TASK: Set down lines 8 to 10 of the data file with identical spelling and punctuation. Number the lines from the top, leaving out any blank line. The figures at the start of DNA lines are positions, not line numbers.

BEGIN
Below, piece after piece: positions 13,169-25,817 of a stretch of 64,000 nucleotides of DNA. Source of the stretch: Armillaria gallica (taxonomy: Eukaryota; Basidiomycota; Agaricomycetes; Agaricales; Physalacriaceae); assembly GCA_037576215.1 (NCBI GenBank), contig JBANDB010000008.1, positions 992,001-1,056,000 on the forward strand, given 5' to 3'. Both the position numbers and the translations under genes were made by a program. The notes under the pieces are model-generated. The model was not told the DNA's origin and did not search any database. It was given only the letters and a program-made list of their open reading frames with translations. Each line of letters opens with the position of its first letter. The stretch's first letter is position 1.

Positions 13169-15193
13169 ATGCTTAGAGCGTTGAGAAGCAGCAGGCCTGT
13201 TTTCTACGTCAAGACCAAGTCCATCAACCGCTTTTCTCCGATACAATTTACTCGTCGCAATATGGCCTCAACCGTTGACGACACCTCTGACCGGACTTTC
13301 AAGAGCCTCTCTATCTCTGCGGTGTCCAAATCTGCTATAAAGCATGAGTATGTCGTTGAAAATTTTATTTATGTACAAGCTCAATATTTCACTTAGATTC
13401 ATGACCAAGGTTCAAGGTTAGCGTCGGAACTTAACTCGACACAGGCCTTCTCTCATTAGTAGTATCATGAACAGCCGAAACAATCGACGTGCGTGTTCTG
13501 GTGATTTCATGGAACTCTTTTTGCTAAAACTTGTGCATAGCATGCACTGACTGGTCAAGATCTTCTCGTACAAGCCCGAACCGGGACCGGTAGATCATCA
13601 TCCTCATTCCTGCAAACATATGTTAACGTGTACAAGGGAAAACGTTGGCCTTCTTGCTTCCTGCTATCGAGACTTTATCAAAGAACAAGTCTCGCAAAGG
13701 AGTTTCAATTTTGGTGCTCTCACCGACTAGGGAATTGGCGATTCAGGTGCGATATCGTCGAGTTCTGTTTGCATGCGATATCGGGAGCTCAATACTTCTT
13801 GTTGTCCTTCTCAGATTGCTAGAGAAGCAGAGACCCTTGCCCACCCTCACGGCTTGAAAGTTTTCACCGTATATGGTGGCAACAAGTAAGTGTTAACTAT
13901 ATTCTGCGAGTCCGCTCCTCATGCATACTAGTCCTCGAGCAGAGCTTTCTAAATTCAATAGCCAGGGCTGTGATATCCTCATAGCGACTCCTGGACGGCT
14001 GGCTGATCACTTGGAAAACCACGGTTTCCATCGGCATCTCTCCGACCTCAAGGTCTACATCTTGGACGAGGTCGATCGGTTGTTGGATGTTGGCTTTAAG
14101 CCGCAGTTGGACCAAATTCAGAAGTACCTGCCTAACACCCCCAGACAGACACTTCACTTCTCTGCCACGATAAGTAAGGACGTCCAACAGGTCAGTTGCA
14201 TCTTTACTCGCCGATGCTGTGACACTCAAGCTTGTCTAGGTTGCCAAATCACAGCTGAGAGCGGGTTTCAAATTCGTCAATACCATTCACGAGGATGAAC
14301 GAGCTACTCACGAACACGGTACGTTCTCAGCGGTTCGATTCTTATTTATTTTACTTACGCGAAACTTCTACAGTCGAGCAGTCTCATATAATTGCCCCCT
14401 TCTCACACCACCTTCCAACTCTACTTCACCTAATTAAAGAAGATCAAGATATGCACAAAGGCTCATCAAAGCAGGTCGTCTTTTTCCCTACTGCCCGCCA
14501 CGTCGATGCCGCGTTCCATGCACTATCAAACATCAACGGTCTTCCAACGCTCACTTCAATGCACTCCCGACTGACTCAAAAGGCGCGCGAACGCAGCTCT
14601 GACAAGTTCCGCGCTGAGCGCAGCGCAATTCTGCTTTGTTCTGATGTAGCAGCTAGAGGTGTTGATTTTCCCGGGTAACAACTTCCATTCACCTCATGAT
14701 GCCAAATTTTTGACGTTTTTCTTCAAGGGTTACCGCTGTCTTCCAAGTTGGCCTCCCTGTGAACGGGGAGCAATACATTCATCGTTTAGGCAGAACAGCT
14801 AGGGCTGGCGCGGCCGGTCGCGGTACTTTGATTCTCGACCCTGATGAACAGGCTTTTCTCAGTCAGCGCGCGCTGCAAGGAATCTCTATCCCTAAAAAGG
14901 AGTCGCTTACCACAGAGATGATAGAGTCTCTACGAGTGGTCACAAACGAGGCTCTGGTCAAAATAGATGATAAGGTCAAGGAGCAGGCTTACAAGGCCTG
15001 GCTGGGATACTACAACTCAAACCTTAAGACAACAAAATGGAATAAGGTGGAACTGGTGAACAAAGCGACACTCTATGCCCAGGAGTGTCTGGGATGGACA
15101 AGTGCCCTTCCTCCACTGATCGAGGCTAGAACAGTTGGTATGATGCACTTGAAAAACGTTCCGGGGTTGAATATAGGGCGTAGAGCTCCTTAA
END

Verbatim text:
13601 TCCTCATTCCTGCAAACATATGTTAACGTGTACAAGGGAAAACGTTGGCCTTCTTGCTTCCTGCTATCGAGACTTTATCAAAGAACAAGTCTCGCAAAGG
13701 AGTTTCAATTTTGGTGCTCTCACCGACTAGGGAATTGGCGATTCAGGTGCGATATCGTCGAGTTCTGTTTGCATGCGATATCGGGAGCTCAATACTTCTT
13801 GTTGTCCTTCTCAGATTGCTAGAGAAGCAGAGACCCTTGCCCACCCTCACGGCTTGAAAGTTTTCACCGTATATGGTGGCAACAAGTAAGTGTTAACTAT